Dudley Leggett (second from right) after a press conference in the model room at Headquarters, New Guinea Force in Port Moresby. Left to right are: Colonel JH Rasmussen, Acting Director General Public Relations; General Sir Thomas Blamey; Leggett; and Major D Dwyer, personal assistant to Blamey. 13 September 1943. (AWM)

  Dudley Leggett, ABC war correspondent 1942–1943 (ABC Archives)

  Telegram from Ray Paull, Aitape, New Guinea. Press telegram was one means of sending news copy from forward areas. Phrasing like ‘the fresh Australian campaign . . . will not be spectacular’ indicates the limitations on reporting that cont
ributed to the friction between correspondents and army PR. 9 January 1945. (NAA)

  Telegram from Fred Simpson, Wewak, New Guinea, advising the ABC that the recording gear had been damaged by Japanese shellfire. Simpson and Len Edwards scrambled to safety but their tent was destroyed. Simpson covered the final stages of the campaign that began with Ray Paull at Aitape. 25 May 1945. (NAA)

  Ray Paull recording a report on board a USAF B-24 Liberator bomber. Together with the technician Len Edwards, Paull recorded a report of a raid by Australian bomber air crew on a Japanese base at Kairiru Island, off the New Guinea north coast. March 1944. (AWM)

  Ray Paull and other war correspondents fording a river at Aitape, New Guinea. Paull and the other correspondents were restricted in some of their reporting of the Aitape campaign, leading to clashes with army PR. Left to right: Ray Paull, Gordon Holland (Argus), Kim Keane (Melbourne Herald), Jim Fitzpatrick (photographer), Don Angel (Department of Information). 16 March 1945. (AWM)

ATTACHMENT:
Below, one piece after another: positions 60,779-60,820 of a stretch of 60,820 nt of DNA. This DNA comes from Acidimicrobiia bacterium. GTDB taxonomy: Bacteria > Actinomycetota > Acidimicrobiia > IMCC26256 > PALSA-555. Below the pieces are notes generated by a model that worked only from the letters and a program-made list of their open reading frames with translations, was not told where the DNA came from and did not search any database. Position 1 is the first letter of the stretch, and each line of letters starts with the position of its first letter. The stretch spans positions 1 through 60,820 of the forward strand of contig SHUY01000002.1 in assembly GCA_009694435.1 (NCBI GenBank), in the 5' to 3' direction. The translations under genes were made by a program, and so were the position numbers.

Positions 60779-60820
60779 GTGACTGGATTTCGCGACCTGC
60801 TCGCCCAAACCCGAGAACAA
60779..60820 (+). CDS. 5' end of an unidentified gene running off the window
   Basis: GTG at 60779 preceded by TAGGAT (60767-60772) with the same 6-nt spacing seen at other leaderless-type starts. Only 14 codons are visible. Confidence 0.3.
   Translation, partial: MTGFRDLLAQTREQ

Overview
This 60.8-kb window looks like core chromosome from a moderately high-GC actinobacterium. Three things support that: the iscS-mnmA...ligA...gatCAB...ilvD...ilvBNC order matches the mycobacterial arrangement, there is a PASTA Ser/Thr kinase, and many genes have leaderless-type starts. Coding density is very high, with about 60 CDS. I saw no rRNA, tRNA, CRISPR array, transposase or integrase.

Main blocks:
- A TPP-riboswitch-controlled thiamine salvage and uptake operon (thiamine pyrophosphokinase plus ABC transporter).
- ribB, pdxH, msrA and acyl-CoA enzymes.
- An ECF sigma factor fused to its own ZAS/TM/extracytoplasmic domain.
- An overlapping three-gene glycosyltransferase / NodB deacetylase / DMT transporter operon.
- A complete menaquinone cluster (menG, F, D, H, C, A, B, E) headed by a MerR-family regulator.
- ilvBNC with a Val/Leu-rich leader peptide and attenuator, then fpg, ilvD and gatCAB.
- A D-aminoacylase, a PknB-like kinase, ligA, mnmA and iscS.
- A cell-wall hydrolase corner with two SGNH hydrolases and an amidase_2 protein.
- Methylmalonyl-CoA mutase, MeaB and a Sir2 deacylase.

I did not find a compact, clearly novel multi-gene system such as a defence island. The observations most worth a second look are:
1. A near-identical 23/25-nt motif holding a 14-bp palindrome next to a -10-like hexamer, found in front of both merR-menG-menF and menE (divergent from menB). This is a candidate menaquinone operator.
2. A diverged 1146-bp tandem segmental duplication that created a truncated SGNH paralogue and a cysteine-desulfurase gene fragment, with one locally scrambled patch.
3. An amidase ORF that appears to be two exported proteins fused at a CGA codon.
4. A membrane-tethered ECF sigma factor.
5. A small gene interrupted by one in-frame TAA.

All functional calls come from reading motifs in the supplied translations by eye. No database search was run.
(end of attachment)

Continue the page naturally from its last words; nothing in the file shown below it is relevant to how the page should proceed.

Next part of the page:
Ray Paull, ABC war correspondent 1944–1945 (Photo courtesy of Vivienne Benton)

  Len Edwards with recording equipment in the fuselage of a B-24 Liberator bomber. Edwards is using a lightweight portable recorder that he made himself to handle the cramped space and vibration aboard the bomber. The recording was made with war correspondent Ray Paull during a raid against the Japanese on Kairiru Island, New Guinea. March 1944. (AWM)

  Len Edwards, ABC war correspondent (radio technician) 1942–1945 (Courtesy Chris Edwards)

  Len Edwards’ war correspondent identity card. (Courtesy Chris Edwards)

  Haydon Lennard, ABC war correspondent, 1942–1945 (ABC Archives)

  Telegram despatch from Haydon Lennard in Singapore, reporting the landing of Allied troops following the Japanese surrender. 5 September 1945. (NAA)

  Fred Simpson, ABC war correspondent 1943–1945 (ABC Archives)

  Fred Simpson recording a report in kunai grass, New Guinea. Bill MacFarlane is operating the recorder and a young local, Marea, is assisting Fred with the microphone. The photo was taken very soon after Fred arrived in Port Moresby. December 1943. (AWM)